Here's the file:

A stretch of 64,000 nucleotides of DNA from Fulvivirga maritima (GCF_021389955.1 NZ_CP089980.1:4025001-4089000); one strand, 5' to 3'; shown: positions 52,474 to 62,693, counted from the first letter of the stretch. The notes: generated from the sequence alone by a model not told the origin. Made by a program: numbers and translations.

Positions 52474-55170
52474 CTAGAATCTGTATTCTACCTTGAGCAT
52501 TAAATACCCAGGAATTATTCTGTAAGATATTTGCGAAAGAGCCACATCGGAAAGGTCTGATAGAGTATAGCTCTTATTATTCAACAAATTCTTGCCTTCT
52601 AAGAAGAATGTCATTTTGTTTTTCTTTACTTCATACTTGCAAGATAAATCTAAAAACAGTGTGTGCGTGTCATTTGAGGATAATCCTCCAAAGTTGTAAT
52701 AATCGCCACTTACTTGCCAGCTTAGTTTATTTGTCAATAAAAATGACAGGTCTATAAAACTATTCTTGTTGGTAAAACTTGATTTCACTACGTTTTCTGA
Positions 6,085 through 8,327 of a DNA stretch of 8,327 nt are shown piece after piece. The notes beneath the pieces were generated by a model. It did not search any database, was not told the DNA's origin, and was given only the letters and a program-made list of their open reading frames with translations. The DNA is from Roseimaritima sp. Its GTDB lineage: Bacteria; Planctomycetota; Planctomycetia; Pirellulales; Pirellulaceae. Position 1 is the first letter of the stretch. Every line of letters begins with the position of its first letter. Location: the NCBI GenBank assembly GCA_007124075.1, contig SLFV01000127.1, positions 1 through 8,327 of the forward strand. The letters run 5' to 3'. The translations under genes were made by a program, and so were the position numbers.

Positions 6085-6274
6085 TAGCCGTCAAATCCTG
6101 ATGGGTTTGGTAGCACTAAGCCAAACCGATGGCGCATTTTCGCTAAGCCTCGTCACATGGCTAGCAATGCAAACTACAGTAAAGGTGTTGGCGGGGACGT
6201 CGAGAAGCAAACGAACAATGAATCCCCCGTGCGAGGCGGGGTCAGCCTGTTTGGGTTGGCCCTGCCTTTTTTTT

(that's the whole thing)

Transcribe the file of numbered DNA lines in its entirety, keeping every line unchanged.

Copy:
A stretch of 64,000 nucleotides of DNA from Fulvivirga maritima (GCF_021389955.1 NZ_CP089980.1:4025001-4089000); one strand, 5' to 3'; shown: positions 52,474 to 62,693, counted from the first letter of the stretch. The notes: generated from the sequence alone by a model not told the origin. Made by a program: numbers and translations.

Positions 52474-55170
52474 CTAGAATCTGTATTCTACCTTGAGCAT
52501 TAAATACCCAGGAATTATTCTGTAAGATATTTGCGAAAGAGCCACATCGGAAAGGTCTGATAGAGTATAGCTCTTATTATTCAACAAATTCTTGCCTTCT
52601 AAGAAGAATGTCATTTTGTTTTTCTTTACTTCATACTTGCAAGATAAATCTAAAAACAGTGTGTGCGTGTCATTTGAGGATAATCCTCCAAAGTTGTAAT
52701 AATCGCCACTTACTTGCCAGCTTAGTTTATTTGTCAATAAAAATGACAGGTCTATAAAACTATTCTTGTTGGTAAAACTTGATTTCACTACGTTTTCTGA
Positions 6,085 through 8,327 of a DNA stretch of 8,327 nt are shown piece after piece. The notes beneath the pieces were generated by a model. It did not search any database, was not told the DNA's origin, and was given only the letters and a program-made list of their open reading frames with translations. The DNA is from Roseimaritima sp. Its GTDB lineage: Bacteria; Planctomycetota; Planctomycetia; Pirellulales; Pirellulaceae. Position 1 is the first letter of the stretch. Every line of letters begins with the position of its first letter. Location: the NCBI GenBank assembly GCA_007124075.1, contig SLFV01000127.1, positions 1 through 8,327 of the forward strand. The letters run 5' to 3'. The translations under genes were made by a program, and so were the position numbers.

Positions 6085-6274
6085 TAGCCGTCAAATCCTG
6101 ATGGGTTTGGTAGCACTAAGCCAAACCGATGGCGCATTTTCGCTAAGCCTCGTCACATGGCTAGCAATGCAAACTACAGTAAAGGTGTTGGCGGGGACGT
6201 CGAGAAGCAAACGAACAATGAATCCCCCGTGCGAGGCGGGGTCAGCCTGTTTGGGTTGGCCCTGCCTTTTTTTT